Grilled Cheese 6

Then my second slice of bread and more cheese. I need the cheese on the second slice to melt enough to stay in place when I flip it down over the tomatoes.

Grilled Cheese 7

Of course when I flipped all the cheese curds fell out into the pan. But then I got some warm fried cheese curds, which were great. Like mini haloumi.

Grilled Cheese 8

And now you cook it long enough for everything inside to get gooey. Some people like their cheese only lightly grilled.

Grilled Cheese 9

Others, like myself, prefer a tougher exterior.

Grilled Cheese 10

Serve with a glass of milk and some pickles on the side. Always. How do you do YOUR grilled cheese? Next time, I’m going to try avocados!

Grilled Cheese 11

Handy Items: Circle Cutter

Circle Cutter 8

This right here is a circle cutter, and it’s a pretty ingenious device, which is deceptively simple to use. This one in particular is made by Martha Stewart, and we all know she has her sh*t together when it comes to handy tools.

Circle Cutter 1

So you have this ring, which holds a clear disc inside with a million holes in a spiral. The centre disc spins inside the ring.

Circle Cutter 2

And you have this tiny witchy yet super sharp wee blade on a small handle, which also spins.

Circle Cutter 3

And you have your thing that you want to cut. In my case this is Con-Tact paper made to look like stainless steel. I originally tried to do this with my 2″ circle punch, but things went badly.

Circle Cutter 4

On a reliable and steady cutting surface, place your material. Top with the ring, and figure out how big you want the diameter of your circle to be. Insert the tiny evil blade into the requisite hole in the disc that matches that measurement.

Circle Cutter 5

Then carefully draw your hand around in a circle. The blade will rotate as you go, and the disc will spin. And then all of a sudden you have a perfect circle.

Circle Cutter 6

I’m making quite a few of these. It’s not as fast a process as it would have been with a circle punch but I like the flexibility to make my circles any size I want. I’ll keep you posted as to what I plan to do with them.

Circle Cutter 7

Fast Tip Friday: No Effort Bulletin Board

Quick Bulletin Board 8

I told my partner at work that if he didn’t decorate his office, then I would. He told me to go ahead. I said I would. He thought I was joking. Dear reader, we all know I would never joke about something like that. I’ll show you more of the things I have been working on for both his and my office, but here’s the first one that I planted there when he wasn’t looking.

Our team leader always gets cheesed at him for having papers lying around on his desk (and we work in pretty much a paperless office so it boggles the mind that they’re there), so I figured if he had a place to put them then they wouldn’t be lying around.

I had a handful of cork tiles that I picked up from the dollar store at some point. I got two packages of two for two dollars each. Not bad. With some painter’s tape and some acrylic craft paint, I was ready to jazz them up a little to give them some form as well as function.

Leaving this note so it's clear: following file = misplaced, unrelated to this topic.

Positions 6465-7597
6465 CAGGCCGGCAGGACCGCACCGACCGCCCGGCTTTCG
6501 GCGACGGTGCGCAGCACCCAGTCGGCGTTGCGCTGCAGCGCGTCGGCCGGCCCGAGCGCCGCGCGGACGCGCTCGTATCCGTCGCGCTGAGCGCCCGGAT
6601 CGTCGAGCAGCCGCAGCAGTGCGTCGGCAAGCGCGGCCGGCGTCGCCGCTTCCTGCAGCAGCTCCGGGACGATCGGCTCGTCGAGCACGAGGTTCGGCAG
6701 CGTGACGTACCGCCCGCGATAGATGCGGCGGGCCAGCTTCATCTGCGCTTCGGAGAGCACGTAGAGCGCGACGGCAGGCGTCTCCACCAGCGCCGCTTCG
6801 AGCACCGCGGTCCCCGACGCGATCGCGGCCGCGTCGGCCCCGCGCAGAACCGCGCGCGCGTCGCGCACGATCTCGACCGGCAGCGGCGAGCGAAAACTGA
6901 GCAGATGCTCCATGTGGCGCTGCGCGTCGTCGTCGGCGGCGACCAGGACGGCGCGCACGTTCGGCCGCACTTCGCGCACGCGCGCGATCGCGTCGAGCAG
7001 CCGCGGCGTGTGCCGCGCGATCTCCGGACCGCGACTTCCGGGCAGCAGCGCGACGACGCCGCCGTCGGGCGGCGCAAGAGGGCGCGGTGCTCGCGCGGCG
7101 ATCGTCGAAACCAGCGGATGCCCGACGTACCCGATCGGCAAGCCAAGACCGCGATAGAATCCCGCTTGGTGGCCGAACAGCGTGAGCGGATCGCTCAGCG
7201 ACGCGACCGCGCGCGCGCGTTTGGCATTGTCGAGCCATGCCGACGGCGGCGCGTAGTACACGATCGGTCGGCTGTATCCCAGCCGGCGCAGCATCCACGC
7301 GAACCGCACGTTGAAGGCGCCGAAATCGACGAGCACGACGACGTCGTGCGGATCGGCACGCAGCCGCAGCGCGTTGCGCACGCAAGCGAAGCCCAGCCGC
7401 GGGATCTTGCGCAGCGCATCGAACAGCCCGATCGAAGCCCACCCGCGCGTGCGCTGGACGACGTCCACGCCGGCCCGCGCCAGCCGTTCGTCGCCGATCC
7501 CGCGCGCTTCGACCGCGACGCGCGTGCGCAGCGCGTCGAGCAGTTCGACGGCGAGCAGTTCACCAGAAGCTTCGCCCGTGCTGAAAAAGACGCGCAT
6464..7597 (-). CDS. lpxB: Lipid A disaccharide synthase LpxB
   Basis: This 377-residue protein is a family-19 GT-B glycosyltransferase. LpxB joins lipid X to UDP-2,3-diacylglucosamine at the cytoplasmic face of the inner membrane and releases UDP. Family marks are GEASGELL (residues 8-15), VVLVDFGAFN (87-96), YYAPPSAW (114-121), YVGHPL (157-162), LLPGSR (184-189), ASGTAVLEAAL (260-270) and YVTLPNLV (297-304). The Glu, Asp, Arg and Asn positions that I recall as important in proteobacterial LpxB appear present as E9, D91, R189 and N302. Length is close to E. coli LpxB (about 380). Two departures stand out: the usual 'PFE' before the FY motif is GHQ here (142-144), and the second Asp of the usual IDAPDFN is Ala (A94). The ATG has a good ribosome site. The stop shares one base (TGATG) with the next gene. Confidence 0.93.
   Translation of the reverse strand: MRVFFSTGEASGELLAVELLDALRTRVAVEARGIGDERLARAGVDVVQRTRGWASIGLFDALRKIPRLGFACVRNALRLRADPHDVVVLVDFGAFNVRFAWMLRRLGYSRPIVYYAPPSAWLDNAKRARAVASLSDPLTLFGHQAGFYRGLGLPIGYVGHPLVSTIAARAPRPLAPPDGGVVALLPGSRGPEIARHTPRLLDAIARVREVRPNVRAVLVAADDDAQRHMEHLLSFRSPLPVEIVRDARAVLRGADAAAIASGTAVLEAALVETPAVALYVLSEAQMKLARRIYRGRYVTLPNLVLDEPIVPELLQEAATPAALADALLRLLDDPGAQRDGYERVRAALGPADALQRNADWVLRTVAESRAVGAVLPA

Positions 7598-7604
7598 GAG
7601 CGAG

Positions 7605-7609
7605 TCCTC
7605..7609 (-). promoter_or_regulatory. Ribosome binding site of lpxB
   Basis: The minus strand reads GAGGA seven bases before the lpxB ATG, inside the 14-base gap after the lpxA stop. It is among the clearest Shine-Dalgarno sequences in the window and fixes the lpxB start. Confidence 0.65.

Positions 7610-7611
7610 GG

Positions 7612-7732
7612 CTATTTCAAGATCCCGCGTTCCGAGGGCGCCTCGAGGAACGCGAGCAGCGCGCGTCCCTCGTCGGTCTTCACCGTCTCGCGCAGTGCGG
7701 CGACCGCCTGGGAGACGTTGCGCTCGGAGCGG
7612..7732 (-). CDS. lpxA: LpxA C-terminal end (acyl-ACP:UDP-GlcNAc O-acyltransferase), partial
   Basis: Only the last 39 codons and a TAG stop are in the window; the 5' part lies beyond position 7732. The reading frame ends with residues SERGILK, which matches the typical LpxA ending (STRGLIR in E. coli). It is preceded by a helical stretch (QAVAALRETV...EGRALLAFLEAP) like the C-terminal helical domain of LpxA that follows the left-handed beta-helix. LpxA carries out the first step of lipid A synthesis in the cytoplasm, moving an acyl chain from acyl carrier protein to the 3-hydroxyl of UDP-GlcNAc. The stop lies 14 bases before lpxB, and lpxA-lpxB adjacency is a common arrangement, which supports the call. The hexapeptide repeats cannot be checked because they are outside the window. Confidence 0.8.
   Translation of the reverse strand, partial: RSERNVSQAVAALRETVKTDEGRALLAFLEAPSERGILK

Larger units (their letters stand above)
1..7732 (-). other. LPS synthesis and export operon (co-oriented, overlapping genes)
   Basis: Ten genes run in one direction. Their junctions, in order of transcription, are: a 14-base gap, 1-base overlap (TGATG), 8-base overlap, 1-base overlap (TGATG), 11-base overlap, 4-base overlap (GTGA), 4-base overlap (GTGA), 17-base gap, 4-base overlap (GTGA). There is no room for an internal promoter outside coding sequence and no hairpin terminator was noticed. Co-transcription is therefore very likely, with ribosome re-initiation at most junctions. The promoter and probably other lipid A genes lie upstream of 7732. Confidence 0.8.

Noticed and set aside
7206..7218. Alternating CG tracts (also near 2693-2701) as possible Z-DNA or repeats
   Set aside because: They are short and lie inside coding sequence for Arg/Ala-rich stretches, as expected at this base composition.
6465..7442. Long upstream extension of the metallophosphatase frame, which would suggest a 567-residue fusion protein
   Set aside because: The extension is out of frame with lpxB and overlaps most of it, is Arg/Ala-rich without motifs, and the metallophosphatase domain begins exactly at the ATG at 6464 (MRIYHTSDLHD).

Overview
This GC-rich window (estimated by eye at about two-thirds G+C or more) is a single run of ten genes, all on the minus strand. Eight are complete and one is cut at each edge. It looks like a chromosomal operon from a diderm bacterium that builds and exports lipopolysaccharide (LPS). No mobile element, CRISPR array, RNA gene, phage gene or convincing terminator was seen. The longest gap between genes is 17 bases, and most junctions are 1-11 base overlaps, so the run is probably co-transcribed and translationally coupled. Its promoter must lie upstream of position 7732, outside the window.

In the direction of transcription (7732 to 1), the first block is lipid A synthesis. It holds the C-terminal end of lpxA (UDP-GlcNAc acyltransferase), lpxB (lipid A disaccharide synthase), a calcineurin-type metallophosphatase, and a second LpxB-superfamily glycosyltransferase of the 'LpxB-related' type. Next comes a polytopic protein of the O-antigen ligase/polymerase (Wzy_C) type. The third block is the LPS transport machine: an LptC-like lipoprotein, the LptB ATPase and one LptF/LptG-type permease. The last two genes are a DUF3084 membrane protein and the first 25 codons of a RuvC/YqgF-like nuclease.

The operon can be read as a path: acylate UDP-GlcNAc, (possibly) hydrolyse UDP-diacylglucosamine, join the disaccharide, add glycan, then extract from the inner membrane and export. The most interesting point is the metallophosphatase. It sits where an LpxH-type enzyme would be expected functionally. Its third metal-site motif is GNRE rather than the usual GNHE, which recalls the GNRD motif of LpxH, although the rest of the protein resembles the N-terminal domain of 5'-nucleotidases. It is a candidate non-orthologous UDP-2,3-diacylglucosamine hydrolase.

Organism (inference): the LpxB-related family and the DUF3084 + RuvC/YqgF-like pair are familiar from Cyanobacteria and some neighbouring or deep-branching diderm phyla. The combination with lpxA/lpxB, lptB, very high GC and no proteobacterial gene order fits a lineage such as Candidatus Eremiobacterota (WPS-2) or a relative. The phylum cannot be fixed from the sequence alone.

Quick Bulletin Board 1

So I laid out the painter’s tape to mask off the areas I wanted to paint.

Quick Bulletin Board 3

Quick Bulletin Board 2

Then I painted.

Quick Bulletin Board 4

Then I peeled.

Quick Bulletin Board 5

So satisfying.

Quick Bulletin Board 6

Then I used 3M Command Strips to attach them to his office wall (the strips ensure they can be removed later with no wall damage).

Quick Bulletin Board 7

And a gentle reminder to put his crap away. 🙂

Quick Bulletin Board 9

Stay tuned for more quick and dirty office decor activities!

EDIT: My team leader, delightful keener that she is, took the idea and ran with it in corporate fashion in her own office:

20150914_150619

Tea for Two … or Thirty-two

Tea for Thirty-Two 5

For my parents’ 40th wedding anniversary party I decided to go with a garden party luncheon theme. It turned out to be one of the hottest days we had this summer so I made sure to have plenty of refreshments. Rather than employ hot tea on a hot day (even though the tea cups would have been super cute), I went with iced tea in the hopes that my guests wouldn’t collapse from the heat. I decided on a nice cold decaffeinated mint version (using Stash Organics Cascade Mint), a black tea with a twist (Teavana’s Mango Blank Tea with Lemon), and then the popular Earl Grey Gin cocktail (made with Tetley Vanilla Earl Grey).

And it is suprisingly difficult to make large quantities of iced tea. For one, I only had one pot large enough to hold the required amount of boiling water for each batch. So that meant I could only make one batch of tea at a time. I also only had one bowl large enough to hold that much hot liquid while it cooled. And then I didn’t have enough room in my refrigerator to cool it all down. But I did manage. It took a bit of math to figure out how many tea bags I needed for each of my batches (seeing as I usually just chuck two bags in a teapot and I’m done).